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149. OHCHR, “Principles for Regional Human Rights Mechanisms (Non-Paper)”, online: OHCHR <> [OHCHR, “Principles”]

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151. Ibid.

152. Terms of Reference of ASEAN Intergovernmental Commission of Human Rights (July 2009), art 3 [TOR].

153. Ibid, art 5(9)

154. Ibid, art 9

155. Ibid, art 5(2). See also ibid, arts 5(5)-(6).

156. Tan, supra note 61.

157. Phan, A Selective Approach, supra note 13 at 107.

158. Ibid.

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162. Tan, supra note 61 at 157.

163. TOR, supra note 152, art 4(10).

164. Ibid, art 4(9).

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175. Phan, A Selective Approach, supra note 13 at 106.

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181. Ginber, supra note 61 at 517.

182. Ibid.

183. Ibid.

184. TOR, supra note 161, art 4(1).

185. Ibid, art 4(4).

186. Ginber, supra note 61 at 515.

187. Muntarbhorn, “A Roadmap”, supra note 61.

188. AICHR, Annual Report of the ASEAN Intergovernmental Commission on Human Rights: The Annual Report of the AICHR for the Period of July 2014 to July 2015 (1 July 2015) at 4, online: AICHR – Thailand <>.

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214. Ibid at 132.

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216. Ibid at 226.

217. Phan, A Selective Approach, supra note 13 at 162.

218. De Schutter, supra note 142 at 903–904.

219. Phan, A Selective Approach, supra note 13 at 226.

220. Organization of African Unity (OAU), Protocol to the African Charter on Human and Peoples’ Rights on the Establishment of an African Court on Human and Peoples’ Rights, 10 June 1998 (entered into force 25 January 2004), art 29(2).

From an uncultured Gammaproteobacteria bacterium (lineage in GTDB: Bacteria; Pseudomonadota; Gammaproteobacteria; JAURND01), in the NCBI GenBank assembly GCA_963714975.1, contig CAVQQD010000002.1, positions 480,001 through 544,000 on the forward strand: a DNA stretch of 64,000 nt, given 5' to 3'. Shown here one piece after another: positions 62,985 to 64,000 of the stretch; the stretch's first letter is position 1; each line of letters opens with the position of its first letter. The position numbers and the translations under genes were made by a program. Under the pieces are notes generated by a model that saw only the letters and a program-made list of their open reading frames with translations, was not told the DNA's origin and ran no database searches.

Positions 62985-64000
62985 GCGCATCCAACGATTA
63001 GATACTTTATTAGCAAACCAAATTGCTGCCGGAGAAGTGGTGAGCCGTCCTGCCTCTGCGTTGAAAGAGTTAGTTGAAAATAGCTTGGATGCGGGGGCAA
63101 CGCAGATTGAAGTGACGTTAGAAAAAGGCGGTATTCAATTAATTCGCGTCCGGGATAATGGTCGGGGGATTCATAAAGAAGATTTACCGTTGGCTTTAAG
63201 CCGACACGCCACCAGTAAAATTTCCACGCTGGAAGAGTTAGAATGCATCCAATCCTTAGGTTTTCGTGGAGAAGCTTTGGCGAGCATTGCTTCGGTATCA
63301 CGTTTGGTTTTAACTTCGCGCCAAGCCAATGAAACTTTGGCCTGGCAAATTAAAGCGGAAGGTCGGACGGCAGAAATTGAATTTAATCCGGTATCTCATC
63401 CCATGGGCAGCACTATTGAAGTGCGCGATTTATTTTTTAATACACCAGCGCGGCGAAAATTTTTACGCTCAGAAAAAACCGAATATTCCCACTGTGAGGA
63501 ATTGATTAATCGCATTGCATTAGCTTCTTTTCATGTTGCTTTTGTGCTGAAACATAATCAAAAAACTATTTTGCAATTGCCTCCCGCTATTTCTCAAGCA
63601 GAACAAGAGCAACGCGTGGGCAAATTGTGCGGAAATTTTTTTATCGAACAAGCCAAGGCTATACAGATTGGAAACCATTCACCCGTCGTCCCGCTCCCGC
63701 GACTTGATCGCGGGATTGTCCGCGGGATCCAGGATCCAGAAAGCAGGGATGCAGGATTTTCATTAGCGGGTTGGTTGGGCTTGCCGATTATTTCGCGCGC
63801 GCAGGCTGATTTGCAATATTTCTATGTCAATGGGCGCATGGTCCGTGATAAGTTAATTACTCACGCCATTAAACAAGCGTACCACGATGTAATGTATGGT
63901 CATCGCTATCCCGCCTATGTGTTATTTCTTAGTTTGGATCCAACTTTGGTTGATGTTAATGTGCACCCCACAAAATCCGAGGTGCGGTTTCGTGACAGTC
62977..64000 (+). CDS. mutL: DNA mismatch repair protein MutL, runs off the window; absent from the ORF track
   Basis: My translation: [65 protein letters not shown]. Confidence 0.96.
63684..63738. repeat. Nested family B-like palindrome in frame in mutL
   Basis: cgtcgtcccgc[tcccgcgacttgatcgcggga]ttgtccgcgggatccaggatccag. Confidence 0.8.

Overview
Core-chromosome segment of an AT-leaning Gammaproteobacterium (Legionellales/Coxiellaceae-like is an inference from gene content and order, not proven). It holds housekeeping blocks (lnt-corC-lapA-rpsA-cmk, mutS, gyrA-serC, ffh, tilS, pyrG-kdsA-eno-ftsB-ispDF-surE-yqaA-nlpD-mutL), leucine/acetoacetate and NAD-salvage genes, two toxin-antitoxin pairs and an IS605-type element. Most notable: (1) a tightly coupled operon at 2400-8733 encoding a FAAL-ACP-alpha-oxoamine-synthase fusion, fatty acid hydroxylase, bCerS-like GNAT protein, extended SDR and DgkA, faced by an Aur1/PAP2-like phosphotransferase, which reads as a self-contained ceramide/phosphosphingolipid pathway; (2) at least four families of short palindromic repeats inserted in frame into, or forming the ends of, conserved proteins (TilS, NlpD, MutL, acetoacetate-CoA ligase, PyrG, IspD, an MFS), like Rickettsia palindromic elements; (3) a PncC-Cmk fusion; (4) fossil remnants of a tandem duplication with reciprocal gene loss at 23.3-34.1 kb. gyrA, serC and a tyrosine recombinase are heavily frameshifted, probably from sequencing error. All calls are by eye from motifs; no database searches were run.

221. Phan, supra note 13 at 226.

222. Steiner, Alston, and Goodman, supra note 71 at 1063.

223. Phan, A Selective Approach, supra note 13 at 132.

224. Ibid at 227.

225. Ibid.

226. Yuval SHANY (with Henry LOVAT), “The European Court of Human Rights” in SHANY, Yuval, Assessing the Effectiveness of International Courts (Oxford: Oxford University Press, 2014) at 268269 CrossRefGoogle Scholar.

227. Ibid.

228. Phan, A Selective Approach, supra note 13 at 225.

229. Ibid at 132.

230. Ibid.

231. Ibid at 201.

232. Phan, A Selective Approach, supra note 13 at 45–64.

233. Ibid at 163; African Court on Human and Peoples’ Rights, “African Court in Brief”, online: African Court on Human and Peoples’ Rights <>.

234. MILLER, Vaughne, “The European Convention on Human Rights and the Court of Human Rights: Issues and Reforms” (2011) House of Common Standard Note No SN/IA/5936 at 3, online: UK Parliament <>>Google Scholar.

235. Phan, A Selective Approach, supra note 13 at 185-229.

236. Ibid at 227.

237. Ibid at 201.

238. Ibid at 188.

239. Tan, supra note 61 at 187.

240. Amao, supra note 159 at 242.

241. Phan, A Selective Approach, supra note 13 at 200–201.

242. WAHYUNINGRUM, Yuyun, “ASEAN’s Road Map Towards Creating a Human Rights Regime in Southeast Asia” in Jennifer MOURIN, ed, Human Rights Milestones: Challenges and Developments (Bangkok: Asian Forum for Human Rights and Development, 2009), 69 at 70 Google Scholar.

243. ASEAN Vision 2020, supra note 4 at para 6.